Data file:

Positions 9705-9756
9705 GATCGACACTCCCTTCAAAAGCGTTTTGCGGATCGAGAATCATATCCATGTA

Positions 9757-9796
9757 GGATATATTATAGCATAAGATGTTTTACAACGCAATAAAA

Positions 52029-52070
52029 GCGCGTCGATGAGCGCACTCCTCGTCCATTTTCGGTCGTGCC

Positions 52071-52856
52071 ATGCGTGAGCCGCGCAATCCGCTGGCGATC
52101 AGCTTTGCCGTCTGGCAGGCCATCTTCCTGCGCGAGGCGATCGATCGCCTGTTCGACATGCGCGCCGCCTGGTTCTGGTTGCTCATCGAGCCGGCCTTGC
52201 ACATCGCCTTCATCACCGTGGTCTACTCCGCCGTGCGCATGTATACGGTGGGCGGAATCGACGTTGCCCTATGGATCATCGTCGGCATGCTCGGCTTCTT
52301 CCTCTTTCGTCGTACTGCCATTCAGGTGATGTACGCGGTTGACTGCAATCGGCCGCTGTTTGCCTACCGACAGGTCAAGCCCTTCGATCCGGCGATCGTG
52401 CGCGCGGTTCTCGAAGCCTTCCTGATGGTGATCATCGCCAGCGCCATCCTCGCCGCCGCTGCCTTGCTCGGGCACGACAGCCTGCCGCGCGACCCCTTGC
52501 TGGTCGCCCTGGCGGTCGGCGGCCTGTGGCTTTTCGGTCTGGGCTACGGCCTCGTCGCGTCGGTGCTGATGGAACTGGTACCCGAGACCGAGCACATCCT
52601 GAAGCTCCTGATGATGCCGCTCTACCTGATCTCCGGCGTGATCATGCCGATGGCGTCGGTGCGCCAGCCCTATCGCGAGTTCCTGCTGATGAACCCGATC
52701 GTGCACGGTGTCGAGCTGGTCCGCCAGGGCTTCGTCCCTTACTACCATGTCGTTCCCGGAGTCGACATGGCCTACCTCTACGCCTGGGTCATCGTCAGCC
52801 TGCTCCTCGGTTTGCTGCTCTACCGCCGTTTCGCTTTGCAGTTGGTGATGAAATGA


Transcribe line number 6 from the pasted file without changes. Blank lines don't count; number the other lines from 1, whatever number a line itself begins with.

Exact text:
52029 GCGCGTCGATGAGCGCACTCCTCGTCCATTTTCGGTCGTGCC